Opponents of vaccination are now claiming that Golden Girl Betty White was killed by the COVID-19 booster, despite people who actually knew her saying that she died of natural causes.
“That’s just not true – 100% not true,” White’s agent and personal friend Jeff Witjas told the New York Daily News. “I do know for a fact that a booster was not involved at all in Betty’s passing…. Betty passed due to natural causes.”
The beloved actor, comedian, and long-time supporter of LGBTQ rights passed away at age 99 on December 31, 2021. She was in great health until near the end of her life, hosting SNL in her 90s and posing with muscular men for a benefits calendar in 2011.
Now anti-vaxxers made up a quotation from her in order to scare people out of getting a COVID-19 vaccine booster. According to the AP, people on social media are saying she said on December 28, just days before she passed: “Eat healthy and get all your vaccines. I just got boosted today.”
The AP makes it clear that the quotation is fabricated. It’s attributed to an interview on Minnesota news site Crow River Media, but that quotation doesn’t appear in the article. The AP dug through web archived versions of the interview and none of them had any mention of her getting a booster shot.
“Died 3 days later! Coincidence,” one person wrote on Twitter with a meme with the fake quotation.
Snopes, the internet myth-busting website, rates the quotation as “FALSE” and showed screenshots of dozens of social media messages with the fake quotation.
“In point of fact, the statements about vaccines and booster shots attributed to her have never appeared in any legitimate news media, nor did White make or repeat them on Twitter, or anywhere else,” Snopes writer David Emery explained.
Now people close to her are angry that her death is being used for malicious purposes.
“People can do what they want to do,” Witjas said. “But they shouldn’t hang it on Betty for any reason. It’s just not right. It’s not her legacy.”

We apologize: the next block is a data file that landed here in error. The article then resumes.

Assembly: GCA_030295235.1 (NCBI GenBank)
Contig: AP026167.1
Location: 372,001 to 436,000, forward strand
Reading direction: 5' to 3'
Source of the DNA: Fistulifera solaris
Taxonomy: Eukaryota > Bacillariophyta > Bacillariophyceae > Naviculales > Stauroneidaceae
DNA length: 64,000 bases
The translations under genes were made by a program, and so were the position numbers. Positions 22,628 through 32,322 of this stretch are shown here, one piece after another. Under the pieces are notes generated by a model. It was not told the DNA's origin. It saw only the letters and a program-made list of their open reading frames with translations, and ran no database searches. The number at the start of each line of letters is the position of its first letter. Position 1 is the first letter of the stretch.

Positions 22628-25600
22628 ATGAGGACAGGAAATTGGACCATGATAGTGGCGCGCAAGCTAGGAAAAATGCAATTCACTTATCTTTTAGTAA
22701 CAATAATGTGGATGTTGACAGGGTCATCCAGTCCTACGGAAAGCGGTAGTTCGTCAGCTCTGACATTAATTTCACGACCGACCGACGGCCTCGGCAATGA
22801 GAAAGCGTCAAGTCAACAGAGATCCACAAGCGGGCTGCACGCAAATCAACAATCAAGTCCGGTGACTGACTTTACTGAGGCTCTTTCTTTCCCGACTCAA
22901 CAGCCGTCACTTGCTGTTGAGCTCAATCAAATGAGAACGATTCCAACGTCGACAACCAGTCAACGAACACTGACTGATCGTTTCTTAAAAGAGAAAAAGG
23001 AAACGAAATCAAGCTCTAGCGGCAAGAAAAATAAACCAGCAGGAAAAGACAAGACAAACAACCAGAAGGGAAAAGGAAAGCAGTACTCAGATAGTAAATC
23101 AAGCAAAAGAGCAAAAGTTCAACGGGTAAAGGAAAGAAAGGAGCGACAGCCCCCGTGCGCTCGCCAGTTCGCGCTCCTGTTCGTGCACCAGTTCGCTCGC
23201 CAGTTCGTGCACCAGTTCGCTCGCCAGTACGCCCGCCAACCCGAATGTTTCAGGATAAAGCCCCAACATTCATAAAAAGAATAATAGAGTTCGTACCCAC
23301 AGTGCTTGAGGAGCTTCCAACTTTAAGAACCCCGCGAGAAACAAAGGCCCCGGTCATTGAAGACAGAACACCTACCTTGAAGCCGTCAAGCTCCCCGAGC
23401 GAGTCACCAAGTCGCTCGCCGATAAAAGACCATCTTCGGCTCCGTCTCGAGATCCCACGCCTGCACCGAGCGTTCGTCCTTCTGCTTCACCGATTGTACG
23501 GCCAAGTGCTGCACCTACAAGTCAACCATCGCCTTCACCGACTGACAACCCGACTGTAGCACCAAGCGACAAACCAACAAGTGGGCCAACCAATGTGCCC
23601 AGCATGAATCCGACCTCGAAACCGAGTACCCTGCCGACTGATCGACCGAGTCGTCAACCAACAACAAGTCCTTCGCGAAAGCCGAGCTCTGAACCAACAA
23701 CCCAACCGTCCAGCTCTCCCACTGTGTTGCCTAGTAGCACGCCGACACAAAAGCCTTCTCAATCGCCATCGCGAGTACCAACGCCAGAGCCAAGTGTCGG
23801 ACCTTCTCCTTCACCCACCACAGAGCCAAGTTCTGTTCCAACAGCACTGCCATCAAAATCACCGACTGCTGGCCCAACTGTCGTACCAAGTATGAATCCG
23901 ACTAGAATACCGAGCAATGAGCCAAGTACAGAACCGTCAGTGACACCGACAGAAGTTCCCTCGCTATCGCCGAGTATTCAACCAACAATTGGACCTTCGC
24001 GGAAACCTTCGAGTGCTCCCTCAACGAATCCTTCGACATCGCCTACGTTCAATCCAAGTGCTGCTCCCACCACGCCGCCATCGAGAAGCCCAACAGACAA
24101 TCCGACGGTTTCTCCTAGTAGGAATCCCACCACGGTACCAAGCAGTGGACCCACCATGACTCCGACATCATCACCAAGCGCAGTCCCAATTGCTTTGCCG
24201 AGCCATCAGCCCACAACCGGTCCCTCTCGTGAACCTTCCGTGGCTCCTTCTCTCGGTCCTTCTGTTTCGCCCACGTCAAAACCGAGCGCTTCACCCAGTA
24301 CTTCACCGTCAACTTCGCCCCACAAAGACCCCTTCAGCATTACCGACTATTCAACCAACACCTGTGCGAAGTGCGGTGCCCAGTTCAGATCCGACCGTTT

“She was never a political person when she lived. I would certainly hate to see her become politicized in passing.”
Witjas also told the AP that White did not get the booster on December 28.
“If people truly believe that Betty passed away because of a COVID shot, a booster, they’re not going to go out and get it,” he said.
“Betty always spoke the truth. I as her agent always spoke the truth with her. It’s not going to stop now.”
White was universally beloved, but she held a particularly special place in the heart of the queer community. Washington Blade writer Kathi Wolfe wrote in 2010 that this connection LGBTQ people felt to her stemmed from the struggles White has endured.
“She’s thrived through the Depression, World War II, divorce, the loss of her husband Allen Ludden (who she call[ed] the “love of her life”) and aging. We’ve carried on (and often prospered) in the midst of bigotry, rejection from our families, ostracism by our straight peers and AIDS. We identify with and respect survivors. Especially when they’re talented and funny.”
White was not only treasured by the LGBTQ community; she also stood up for us, speaking out in favor of marriage equality when it still wasn’t too popular to do so.
In 2010, White sat down with Parade magazine and declared her support for LGBTQ people.
“I don’t care who anybody sleeps with,” she said. “If a couple has been together all that time – and there are gay relationships that are more solid than some heterosexual ones – I think it’s fine if they want to get married. I don’t know how people can get so anti-something. Mind your own business, take care of your affairs, and don’t worry about other people so much.”